It’s not like I have a great reason. I’m not a huge radio guy. He seems a bit irksome. I’ve never been big into the, “You have great tits” sort of banter. Blah, blah. Again, no great reason. Just never jumped on the train.
Over the past week, however, I’ve come to (for me) a shocking conclusion: Howard Stern is the best on-air interviewer I’ve ever heard (or seen). I mean this with 100-percent sincerity. He destroys everyone on Real Sports and 60 Minutes—and they’re all quite good. I love Michael Kay’s word on CenterStage, but he tosses many softballs and sometimes lacks in follow-ups. I’ve never been a particularly big fan of Oprah’s interviewing stylings (too much about herself), though she’s a 10-time All-Star compared to Mike (Interrupt Everyone) Francesa, who is, truly, one of the two worst interviewers I’ve ever had the displeasure of hearing (the other being Piers Morgan). Come to think of it, the Bad List is significantly easier to fill than the great list. For every Maggie Gray (as underrated as they come), there are 1,000 Sean Hannitys and Lawrence O’Donnells—loud, obnoxious dolts who use the interview as a method to make clear their own personal viewpoints.
While sitting at my laptop one recent day, I YouTubed “Howard Stern” and interviews—then started listening to his hour-long sitdown with Jason Bateman. Which was, well, fucking awesome. Funny. Insightful. Educational.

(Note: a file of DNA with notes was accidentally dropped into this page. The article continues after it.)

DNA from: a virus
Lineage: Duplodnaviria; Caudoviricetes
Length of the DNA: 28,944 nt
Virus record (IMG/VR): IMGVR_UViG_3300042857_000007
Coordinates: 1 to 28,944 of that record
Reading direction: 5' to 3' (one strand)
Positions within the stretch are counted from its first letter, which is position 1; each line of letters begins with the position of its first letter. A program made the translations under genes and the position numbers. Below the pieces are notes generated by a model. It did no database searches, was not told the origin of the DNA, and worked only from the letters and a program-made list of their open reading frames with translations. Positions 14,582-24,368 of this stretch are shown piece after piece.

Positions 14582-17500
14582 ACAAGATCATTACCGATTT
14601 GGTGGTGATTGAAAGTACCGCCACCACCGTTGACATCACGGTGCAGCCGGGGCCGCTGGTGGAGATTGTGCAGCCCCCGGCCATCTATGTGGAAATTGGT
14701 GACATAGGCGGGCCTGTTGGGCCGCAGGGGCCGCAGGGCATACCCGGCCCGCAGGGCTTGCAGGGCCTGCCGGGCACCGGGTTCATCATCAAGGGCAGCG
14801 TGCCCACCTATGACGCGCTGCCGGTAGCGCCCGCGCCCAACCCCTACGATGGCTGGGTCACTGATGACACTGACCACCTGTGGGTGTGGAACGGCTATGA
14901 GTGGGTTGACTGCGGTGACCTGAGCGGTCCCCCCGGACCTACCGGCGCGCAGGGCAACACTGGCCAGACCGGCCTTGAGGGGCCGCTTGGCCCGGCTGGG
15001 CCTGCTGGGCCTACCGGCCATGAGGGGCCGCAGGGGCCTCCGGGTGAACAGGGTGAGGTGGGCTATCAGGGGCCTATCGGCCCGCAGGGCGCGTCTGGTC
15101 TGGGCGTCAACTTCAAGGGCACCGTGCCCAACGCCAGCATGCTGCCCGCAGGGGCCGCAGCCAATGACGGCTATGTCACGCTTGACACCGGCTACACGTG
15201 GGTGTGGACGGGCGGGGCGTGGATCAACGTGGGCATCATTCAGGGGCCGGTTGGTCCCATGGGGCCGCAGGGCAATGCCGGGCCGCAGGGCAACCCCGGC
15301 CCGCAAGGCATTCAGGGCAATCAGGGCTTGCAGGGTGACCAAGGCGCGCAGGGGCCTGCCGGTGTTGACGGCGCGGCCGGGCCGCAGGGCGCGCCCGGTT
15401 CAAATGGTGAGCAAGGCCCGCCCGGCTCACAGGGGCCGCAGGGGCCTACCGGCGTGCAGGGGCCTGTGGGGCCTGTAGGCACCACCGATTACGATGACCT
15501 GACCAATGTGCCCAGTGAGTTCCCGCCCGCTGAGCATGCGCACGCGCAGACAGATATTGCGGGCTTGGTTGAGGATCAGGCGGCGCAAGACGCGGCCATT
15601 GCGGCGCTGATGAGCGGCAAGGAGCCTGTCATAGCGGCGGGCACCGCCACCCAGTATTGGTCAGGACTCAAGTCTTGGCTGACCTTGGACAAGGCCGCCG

Then, I turned on his Q&A with Jay-Z from a couple of years ago … which was even better. I mean, Stern’s questions are fantastic. Hell, listen …
What are the keys? First and foremost, research. Stern actually took the time to read the hip-hop star’s book, which means who knows whereof he speaks and isn’t merely going off of talking points supplied by a publicist. Second (and probably equally important), he listens. Really, truly listens. If Jay-Z (or Bateman. Or anyone) tells Stern something unique and cool and noteworthy, Stern stays with it. Stays on it. Zooms in. He doesn’t allow good information to pass by, merely because he has other questions that need to be addressed. Third, he’s empathetic. Bateman and Jay-Z are from different worlds, with different backgrounds, different problems, different issues. Yet Stern—even in his own unique mannerism—doesn’t demean, or mock. He acknowledges their words. Probes. Digs.
I know this is nothing new, and Stern loyalists will read my post and say, “Um, duh?” But I get the idea that his reputation as a goof (for lack of a better word) takes away from an appreciation of his interviewing skills.
Which are significant.